Produced by The Local’s Creative Studio in partnership with Highland TitlesAre These Celebrities Descendants of Scottish Clans? | Highland Titles

 How to become a Lord or Lady 

(and help save the Scottish Highlands)

The Highland Titles Nature Reserve from above, Video: Highland Titles

Imagine it: You’re standing on a gently sloping hillside, looking out on a majestic snow-capped mountain ridge. The morning air is crisp, the subtle scent of heather mixing with the earthy peat. These are the Scottish Highlands – and you own a part of it, as a Laird (Lord) or Lady.

For centuries, the Scottish Highlands were under the stewardship of Lairds, landowners who would manage their estate for farming, hunting and fishing.

These Lairds, drawn from the Highland clans, have become part of Scottish tradition and folklore, inspiring books and TV shows such as ‘Outlander’ and ‘Rob Roy’ (based on the life of the Scottish outlaw). 

Together with Highland Titles, we show you how you can join their ranks, while contributing to the conservation of the Scottish Highlands, restoring the countryside and bringing back vital native species

an osprey on the hunt, in flight with a fish caught in a lake in northern finland

   An osprey snatches a fish from a loch. Photo: Getty Images

Salachan Burn bubbles and flows. Photo: Highland Titles

Lords and Ladies of Glencoe

Devoted to preserving the unspoiled, wild beauty of the Highlands, the family-run Highland Titles hit upon the idea of utilising a unique aspect of Scottish law.  In exchange for purchasing a small plot of land – as small as one square foot – buyers could legally term themselves a Lord, ‘Laird’ or Lady of Glencoe. 

As Director Doug Wilson tells us: “Souvenir plots have been sold in the United Kingdom since at least 1971. Now, they’re only available in Scotland and Northern Ireland.

“You get what’s known as a personal right to a plot of land. It’s a valid and legal form of ownership that can be passed onto future generations.”

Since its establishment in 2007, Highland Titles has drawn customers from Australia, the United States and all over the world, keen to take on a title and own a piece of the Highlands.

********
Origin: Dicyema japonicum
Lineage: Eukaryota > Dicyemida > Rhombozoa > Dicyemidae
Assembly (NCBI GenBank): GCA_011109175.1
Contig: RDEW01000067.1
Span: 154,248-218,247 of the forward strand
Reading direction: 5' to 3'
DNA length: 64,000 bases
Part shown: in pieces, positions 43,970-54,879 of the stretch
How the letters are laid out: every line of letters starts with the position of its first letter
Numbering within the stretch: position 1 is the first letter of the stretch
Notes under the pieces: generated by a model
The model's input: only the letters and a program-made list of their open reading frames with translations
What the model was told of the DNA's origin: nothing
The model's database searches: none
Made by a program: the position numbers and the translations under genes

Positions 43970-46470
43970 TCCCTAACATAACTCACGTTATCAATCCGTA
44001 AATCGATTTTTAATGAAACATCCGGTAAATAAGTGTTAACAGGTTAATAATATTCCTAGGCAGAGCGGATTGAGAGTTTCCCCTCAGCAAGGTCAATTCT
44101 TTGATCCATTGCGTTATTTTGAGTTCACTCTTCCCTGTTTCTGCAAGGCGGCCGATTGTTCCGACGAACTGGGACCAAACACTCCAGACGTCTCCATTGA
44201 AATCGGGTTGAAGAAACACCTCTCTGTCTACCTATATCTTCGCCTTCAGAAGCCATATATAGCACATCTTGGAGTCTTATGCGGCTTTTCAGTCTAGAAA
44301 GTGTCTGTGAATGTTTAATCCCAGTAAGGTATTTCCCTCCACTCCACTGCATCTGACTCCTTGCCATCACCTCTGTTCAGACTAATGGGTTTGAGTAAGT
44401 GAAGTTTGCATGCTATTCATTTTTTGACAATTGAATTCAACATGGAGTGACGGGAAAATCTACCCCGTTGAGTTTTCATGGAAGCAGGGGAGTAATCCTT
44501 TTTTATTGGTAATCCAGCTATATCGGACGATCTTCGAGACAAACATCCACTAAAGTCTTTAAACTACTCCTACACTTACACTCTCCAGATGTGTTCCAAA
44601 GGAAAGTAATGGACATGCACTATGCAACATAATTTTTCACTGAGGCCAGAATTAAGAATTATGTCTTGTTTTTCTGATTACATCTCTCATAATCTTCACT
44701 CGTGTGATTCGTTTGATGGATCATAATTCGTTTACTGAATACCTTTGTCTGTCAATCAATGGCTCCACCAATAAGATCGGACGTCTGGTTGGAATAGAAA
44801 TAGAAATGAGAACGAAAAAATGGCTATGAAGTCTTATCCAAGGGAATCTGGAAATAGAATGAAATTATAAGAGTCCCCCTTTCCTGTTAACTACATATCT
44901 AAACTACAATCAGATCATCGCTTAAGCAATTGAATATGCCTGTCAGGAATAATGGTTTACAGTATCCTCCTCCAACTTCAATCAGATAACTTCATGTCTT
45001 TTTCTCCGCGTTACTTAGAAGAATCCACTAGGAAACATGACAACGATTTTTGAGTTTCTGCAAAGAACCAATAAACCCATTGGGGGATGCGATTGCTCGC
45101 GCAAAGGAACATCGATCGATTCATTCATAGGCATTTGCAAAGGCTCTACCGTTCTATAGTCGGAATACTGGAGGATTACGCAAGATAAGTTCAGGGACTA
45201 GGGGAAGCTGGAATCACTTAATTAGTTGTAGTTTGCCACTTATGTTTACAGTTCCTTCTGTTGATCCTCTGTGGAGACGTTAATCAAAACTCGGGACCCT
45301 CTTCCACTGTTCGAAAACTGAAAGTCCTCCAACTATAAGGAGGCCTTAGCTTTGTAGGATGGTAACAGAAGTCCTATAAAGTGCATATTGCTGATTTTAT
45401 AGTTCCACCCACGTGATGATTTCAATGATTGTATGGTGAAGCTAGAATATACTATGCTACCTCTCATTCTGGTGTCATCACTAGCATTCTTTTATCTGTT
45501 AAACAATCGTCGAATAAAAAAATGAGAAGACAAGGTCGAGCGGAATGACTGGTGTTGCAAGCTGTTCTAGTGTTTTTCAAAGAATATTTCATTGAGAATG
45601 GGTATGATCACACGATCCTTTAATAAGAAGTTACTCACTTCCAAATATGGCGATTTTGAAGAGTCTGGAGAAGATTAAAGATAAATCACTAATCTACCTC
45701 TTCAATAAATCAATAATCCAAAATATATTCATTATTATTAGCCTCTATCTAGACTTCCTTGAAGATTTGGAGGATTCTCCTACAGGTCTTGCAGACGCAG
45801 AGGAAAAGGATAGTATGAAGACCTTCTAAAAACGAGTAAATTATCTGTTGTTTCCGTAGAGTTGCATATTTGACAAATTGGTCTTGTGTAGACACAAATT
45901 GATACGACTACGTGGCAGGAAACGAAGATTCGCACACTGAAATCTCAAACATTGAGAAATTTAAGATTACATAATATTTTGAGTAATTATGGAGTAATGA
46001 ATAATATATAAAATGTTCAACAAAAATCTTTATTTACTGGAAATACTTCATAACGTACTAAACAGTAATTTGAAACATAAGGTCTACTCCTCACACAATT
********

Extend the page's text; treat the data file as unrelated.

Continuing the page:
Positive publicity from around the world allowed Highland Titles to expand to own four other properties in the surrounding area, which are now being returned to a wild and natural state.

The majesty of the Scottish Highlands, seen from the Highland Titles Nature Reserve. Photo: Highland Titles

Guardians of the Glen

From the beginning, sustainable conservation of the Glencoe region was at the forefront of Highland Titles’ dreams for growth – and one that Wilson knew would take years to make a reality.  “Conservation is frustratingly long-term,” he says.

Access paths had to be built into the reserves, fences built and native plants and wildlife reintroduced. It was, by no means, something achieved overnight and without the help of many volunteers.

Yet, since its founding, Highland Titles has managed to re-establish populations of  osprey, squirrels and hedgehogs within its reserves. It even runs a hospital for injured hedgehogs, that is assisting in their repopulation efforts. 

Trail cameras regularly catch deer, foxes, squirrels and other mammals and bird life making the nature reserves their home, and the company continuously consults its property owners – that is to say, the Lairds and Ladies of Glencoe – on what species should be prioritized next in their conservation efforts.

A red squirrel enjoys a snack in the Highland Titles Nature Reserve. Video: Highland Titles


“I genuinely believe we sell the most engaging gift in the world.”

An ongoing investment

Engagement with their community of landowners is at the core of Highland Titles’ every day operations.